Cubase 12.0.40 crashes after upgrading to Windows 22H2

After upgrading to Windows 22H2 (and installing the latest cumulative Windows Update for it), Cubase crashes when I load a song that loaded and played just fine before this update. Crash logs attached. Hopefully they will provide some insight because I’m dead in the water now and will have to restore the previous Windows version to get back to a working system…
crash (1.2 MB)


The crashes are in the iZotope Ozone.

Make sure you have the latest update installed, please. Try to install it as administrator. If the crashes remain, get in contact with the plug-in vendor, please.

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Ah, thanks. I’ll sort it out with iZotope.


I would also recommend you to switch your MIDI to the new WinRT MIDI Ports.

How do I do that?

Enable Airplane mode. Dunno why but cubase never crashed again since then in my case.

I don’t think is about Windows. Today I just got tired of dealing with so many crashes in C12 and switched back to Cubase 11 which never got a crash ever. I’ve sent Dump Files to Steinberg but they said there are a lot of issues still without solution. I will wait for a better time for Cubase. What bother me is I’ve run to buy Cubase 12 the very first day because I trusted on Steinberg … but they disappointed me. I won’t give up on they but I’m really upset with the hard time I had with C12. Hopefully everything will be fine in the future.

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To close this out: I found the setting to use the new WinRT MIDI ports.

Bad idea!

After switching to them, half of my USB-MIDI connected devices didn’t show up anymore as available MIDI ports. I’m guessing it’s some sort of driver incompatibility where the new WinRT libraries can’t “see” USB MIDI devices with older drivers? Either way, when I switched back to the “old” MIDI handling, all my devices showed up again - phew!

Unfortunately, this somehow messed up all the audio connections(?!) in my External Instrument settings, so I had to manually re-do those. And, after switching back to the “old” MIDI handling, Cubase didn’t send MIDI to them anymore. Shutting down the computer, then power-cycling all MIDI devices, and then rebooting fixed things, luckily, and I am now back in business.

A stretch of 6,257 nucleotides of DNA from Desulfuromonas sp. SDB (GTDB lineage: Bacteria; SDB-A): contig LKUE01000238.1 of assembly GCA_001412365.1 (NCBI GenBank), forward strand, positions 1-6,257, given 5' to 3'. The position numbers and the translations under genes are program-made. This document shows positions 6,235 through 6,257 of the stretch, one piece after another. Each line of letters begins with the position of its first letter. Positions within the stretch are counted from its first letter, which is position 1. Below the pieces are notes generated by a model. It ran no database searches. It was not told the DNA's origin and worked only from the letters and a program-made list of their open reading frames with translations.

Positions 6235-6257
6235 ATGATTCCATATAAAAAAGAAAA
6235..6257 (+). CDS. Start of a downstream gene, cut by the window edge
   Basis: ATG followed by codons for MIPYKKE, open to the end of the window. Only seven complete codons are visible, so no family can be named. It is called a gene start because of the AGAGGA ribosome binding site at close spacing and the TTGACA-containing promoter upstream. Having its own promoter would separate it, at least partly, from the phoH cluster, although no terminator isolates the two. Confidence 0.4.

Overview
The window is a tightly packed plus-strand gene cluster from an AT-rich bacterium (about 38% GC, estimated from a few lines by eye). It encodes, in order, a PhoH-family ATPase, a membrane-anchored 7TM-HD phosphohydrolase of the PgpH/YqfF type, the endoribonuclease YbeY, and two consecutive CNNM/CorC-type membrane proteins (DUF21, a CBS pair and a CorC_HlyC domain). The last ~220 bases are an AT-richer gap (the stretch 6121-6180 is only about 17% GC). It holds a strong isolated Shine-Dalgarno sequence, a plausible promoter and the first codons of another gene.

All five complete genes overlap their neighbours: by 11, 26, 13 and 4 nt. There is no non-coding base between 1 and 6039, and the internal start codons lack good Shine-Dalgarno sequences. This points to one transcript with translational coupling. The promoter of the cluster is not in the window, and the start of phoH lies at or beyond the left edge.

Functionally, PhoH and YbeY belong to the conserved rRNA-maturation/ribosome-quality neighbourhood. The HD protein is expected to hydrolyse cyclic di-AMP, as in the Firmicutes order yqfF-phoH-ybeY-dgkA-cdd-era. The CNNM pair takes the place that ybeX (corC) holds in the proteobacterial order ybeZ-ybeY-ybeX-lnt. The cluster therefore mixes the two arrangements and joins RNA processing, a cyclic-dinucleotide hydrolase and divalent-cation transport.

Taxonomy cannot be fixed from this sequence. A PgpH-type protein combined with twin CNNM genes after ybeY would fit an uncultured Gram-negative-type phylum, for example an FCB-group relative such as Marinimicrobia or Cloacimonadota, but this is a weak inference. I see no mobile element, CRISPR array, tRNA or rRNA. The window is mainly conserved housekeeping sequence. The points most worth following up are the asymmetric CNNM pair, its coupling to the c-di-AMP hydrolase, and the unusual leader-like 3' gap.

So, the lesson here is: Be careful when switching to the new WinRT setting. Based on my experience, I would suggest not switching to it unless you have a compelling reason to do so.

If anybody has any insight into what may have happened here, I’d be curious, but otherwise, I’m going to leave well enough alone, and hopefully they won’t deprecate the old way of handling MIDI any time soon (or at least until they can make this work right with all the 3rd party code out there).

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I don’t know if you saw this but there is a Steinberg help page regarding WinRT MIDI. It points out the following:

Drawbacks of WinRT MIDI

  • Old MIDI hardware can run into compatibility issue because the MIDI ports are simply named “MIDI”. This is an issue that hasn’t been addressed in Windows, however, some components (e.g. some MIDI Remote implementations) rely on specific MIDI port names and they might stop working if WinRT MIDI is used. It is possible though to rename the MIDI ports in the Studio Setup allowing you to identify your ports at least.
  • If ports are detected twice, you can uncheck “Use Device ‘WinRT MIDI’” and enable it again. The duplicate entries should be gone then.

Thanks! I did read that part of the Steinberg documentation, but I don’t think that’s the issue I’m experiencing because a bunch of MIDI ports simply disappeared (rather than just having a “MIDI” name) when I switched Cubase to using the WinRT MIDI API.

Understood. We haven’t had cause to try the WinRT MIDI settings yet and, judging by your experience, we won’t be going there anytime soon.

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In the Studio > Studio Setup > MIDI Ports Setup, enable the Use WinRT MIDI option, please.

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